We had it for a while, but it was going through an ECU every couple of months, so we had to move on.
    One funny quirk; the cruise control “resume” function would open the throttle 100%, when it was working.

  • avatar

    I’ll have to admit that I always sort of liked the looks of the hatchback 827SLi, but knew these were horribly unreliable. I also thought the interior, while sumptuous, was very rectilinear and looked dated rather quickly.

    I satisfied my desire for a largish, fastback 5-door car by going with a Merkur Scorpio. RWD, great chassis and equally sumptuous interior that still looks reasonably contemporary today. Surprisingly reliable too – much more so than these cars could ever hope for.

  • avatar

    These things were awful. Noted for leather seats turning a completely different color and you could count on the odmeter to break withi a year or two.

  • avatar
    bill mcgee

    Wonder what happened to the dealers who bought franchises for these turkeys. I remember when I was living in Denver there was a stand alone Sterling dealer there if I’m not mistaken. As I recall there were very few cars for sale at the dealership which I think was on the east side of Denver or possibly Aurora. Also don’t remember how much if any TV or whatever advertising there was but certainly I saw them in car magazines.

  • avatar

    These Rhondas were built in all sizes for many years then the BMW versions took over with no real improvement many of the Civic size Rhondas were fitted with Peugeot diesel engines the bigger o nes with Perkins diesels some with BMW diesels then the whole company evaporated god help anyone with a Rover now who wants parts There was even a RWD model with Ford V8 power. The Chinese are building them again but Ive yet to see one

  • avatar

    After owning (well, me and my finance company) a small piece of authentic Rover, a three thousand five, P6. I can tell you even at this stage of the game it was not a complete english car. It’s all alloy V8 courtesy of Buick, which went onto power other british makes in various guises and the legendary in its own lunch box, Leyland Australia’s P76, and its different engineering made a mockery of reliability. The Honda connection was designed to bring about British pukka with Japanese reliability. Unfortunatly most people saw it as another Honda, for better or worse, and definitely NOT a Rover. The last “true” Rover sedan was the SD1 3500 and even that was a hatchback. Sorry Honda was saddled with these blights.

  • avatar
    Mike C.

    Why in the love of all that is rational did they use Lucas electrics? What could they have possibly been thinking??

    • 0 avatar
      Dr. Kenneth Noisewater

      That they preferred to avoid industrial action? If you think the UAW is bad, at least they never shut down the entire country.. British unions tend to collude to make everyone’s life miserable, though Thatcher did yeoman’s work in smashing the most egregious of them all, the NUM.. For a fun look at British unionism, check out _I’m All Right Jack_, starring Peter Sellers..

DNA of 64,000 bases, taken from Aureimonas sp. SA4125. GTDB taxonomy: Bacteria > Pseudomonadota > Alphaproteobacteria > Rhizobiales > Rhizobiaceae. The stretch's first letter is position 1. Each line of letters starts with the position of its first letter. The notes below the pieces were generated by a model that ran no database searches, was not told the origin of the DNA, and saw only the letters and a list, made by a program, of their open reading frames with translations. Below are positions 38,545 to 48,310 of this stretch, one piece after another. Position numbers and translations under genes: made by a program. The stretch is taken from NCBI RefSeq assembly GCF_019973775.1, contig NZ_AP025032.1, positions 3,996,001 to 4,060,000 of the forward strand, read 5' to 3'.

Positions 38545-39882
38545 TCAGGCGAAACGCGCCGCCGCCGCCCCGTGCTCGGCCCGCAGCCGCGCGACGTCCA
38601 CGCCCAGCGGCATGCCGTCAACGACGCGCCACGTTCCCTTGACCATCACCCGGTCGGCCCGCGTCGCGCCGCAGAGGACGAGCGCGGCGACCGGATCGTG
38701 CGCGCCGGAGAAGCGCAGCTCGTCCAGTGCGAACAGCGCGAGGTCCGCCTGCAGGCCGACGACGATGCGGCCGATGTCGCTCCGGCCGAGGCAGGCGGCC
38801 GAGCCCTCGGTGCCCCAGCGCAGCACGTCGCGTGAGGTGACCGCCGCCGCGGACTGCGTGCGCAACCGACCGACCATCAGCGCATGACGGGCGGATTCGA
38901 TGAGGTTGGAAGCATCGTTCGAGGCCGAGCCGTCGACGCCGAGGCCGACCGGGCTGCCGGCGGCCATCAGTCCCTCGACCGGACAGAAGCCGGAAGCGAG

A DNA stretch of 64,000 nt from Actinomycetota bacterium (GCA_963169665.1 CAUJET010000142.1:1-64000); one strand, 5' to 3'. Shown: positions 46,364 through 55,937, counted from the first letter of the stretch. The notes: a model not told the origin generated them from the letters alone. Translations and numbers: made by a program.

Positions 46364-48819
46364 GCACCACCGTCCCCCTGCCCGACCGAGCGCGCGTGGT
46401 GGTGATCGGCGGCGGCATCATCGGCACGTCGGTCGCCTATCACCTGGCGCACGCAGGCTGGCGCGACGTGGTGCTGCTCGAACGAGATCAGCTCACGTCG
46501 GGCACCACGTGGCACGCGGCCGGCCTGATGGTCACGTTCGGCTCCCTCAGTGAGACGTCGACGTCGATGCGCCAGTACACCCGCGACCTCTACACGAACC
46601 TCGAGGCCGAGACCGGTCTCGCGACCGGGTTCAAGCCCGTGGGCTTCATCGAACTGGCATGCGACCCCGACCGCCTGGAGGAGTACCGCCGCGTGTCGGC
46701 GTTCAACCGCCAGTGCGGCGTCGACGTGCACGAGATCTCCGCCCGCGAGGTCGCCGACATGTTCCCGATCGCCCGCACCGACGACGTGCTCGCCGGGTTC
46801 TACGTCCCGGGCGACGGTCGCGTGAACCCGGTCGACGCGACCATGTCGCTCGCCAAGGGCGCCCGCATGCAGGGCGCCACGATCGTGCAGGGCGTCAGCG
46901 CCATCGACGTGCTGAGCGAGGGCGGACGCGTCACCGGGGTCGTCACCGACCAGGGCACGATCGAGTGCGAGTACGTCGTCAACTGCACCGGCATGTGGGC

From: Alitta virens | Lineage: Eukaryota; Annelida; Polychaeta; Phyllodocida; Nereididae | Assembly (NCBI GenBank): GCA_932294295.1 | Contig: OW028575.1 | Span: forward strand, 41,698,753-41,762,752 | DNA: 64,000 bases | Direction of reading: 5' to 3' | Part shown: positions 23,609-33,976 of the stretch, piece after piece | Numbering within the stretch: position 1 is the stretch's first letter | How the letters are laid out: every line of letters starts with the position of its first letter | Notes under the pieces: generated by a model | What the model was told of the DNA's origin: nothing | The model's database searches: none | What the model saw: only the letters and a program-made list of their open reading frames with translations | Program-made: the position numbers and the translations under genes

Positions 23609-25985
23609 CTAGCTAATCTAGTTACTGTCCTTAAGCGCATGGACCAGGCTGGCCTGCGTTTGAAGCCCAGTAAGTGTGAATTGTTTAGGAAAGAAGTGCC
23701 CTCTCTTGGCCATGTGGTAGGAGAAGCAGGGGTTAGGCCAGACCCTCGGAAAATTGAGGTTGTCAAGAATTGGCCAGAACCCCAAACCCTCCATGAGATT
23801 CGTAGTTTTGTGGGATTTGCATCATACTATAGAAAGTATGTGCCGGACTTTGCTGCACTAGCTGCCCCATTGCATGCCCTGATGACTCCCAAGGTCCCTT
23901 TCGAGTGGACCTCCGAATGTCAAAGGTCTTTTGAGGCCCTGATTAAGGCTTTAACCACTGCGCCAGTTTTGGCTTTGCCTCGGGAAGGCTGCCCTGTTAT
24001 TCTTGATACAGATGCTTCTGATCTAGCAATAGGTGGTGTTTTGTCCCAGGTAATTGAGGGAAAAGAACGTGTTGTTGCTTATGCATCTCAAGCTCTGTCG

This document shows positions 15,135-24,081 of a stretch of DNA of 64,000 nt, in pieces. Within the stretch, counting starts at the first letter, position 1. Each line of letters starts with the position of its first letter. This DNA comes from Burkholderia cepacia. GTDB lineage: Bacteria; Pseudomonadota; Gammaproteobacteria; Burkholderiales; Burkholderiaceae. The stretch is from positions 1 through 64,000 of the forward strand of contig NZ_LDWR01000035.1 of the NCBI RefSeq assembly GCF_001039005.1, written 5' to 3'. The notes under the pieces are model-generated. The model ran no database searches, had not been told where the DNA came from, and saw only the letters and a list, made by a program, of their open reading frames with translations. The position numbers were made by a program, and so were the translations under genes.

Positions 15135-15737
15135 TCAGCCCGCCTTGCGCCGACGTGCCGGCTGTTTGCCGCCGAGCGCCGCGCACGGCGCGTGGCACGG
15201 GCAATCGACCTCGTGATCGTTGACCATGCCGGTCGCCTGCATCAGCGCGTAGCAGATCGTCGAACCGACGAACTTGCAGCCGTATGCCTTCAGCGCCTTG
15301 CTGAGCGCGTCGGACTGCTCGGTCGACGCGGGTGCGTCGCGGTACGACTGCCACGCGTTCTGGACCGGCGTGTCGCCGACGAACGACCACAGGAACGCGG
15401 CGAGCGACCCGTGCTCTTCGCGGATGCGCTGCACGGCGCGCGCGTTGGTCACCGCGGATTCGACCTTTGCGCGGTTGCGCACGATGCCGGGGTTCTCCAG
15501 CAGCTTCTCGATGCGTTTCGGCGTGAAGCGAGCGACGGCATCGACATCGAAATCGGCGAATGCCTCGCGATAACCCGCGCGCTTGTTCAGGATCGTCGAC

• avatar

    These are quite “common” Switzerland – no joke. Every few months of or so you’ll see a handful of these in various places across the country. Just last week I saw two on the same day in great condition. They really still look good to this day.

    Alas, the quality problems cannot be denied. The Rover 827 is to Honda and Rover what the Alfa Romeo Arna was to Alfa and Nissan!

  • avatar

    My family’s had half-a-dozen Sterlings over a decade from about 1996 to 2008 or so. In 2004, I bought beautiful a one-owner 1990 Oxford Special Edition 827sl with 72,000 miles on it. Over the following 5 or so years that I owned it, I just about doubled the mileage on it and it proved to be a generally reliable car. I think by 1990 Rover had gotten many of the bugs worked out and perhaps they paid a little more attention to details in the Oxford Editions.

    The problems I had with it included very cheap and flaky power window switches (especially the back ones), electric door locks that randomly locked and unlocked, a dodgy alarm system, and a loose connection in the headlight wiring. Mechanically, it needed an exhaust system replaced, used rack & pinion (from an Acura Legend), rear struts, routine timing belt & water pump replacement, tie rod end, rear wheel bearing, etc. The only time it left me stranded was when the distributor seized up without notice- not a Rover part.

    Over the 5 years I had it, I amassed quite a stockpile of spare Sterling parts including many replacement electronic modules, sunvisors, front corner lights, and radiator overflow tanks salvaged from a number of other Sterlings found at the self-service junkyards.

    My family had several Acura Legends during that time as well and I thought my Sterling compared favorably to them in terms of overall reliability. My biggest complaint was probably that the driver’s seat sat too high and despite the multiple adjustments, my hair always brushed against the ceiling. I enjoyed driving a unique car and got regular questions and comments on it.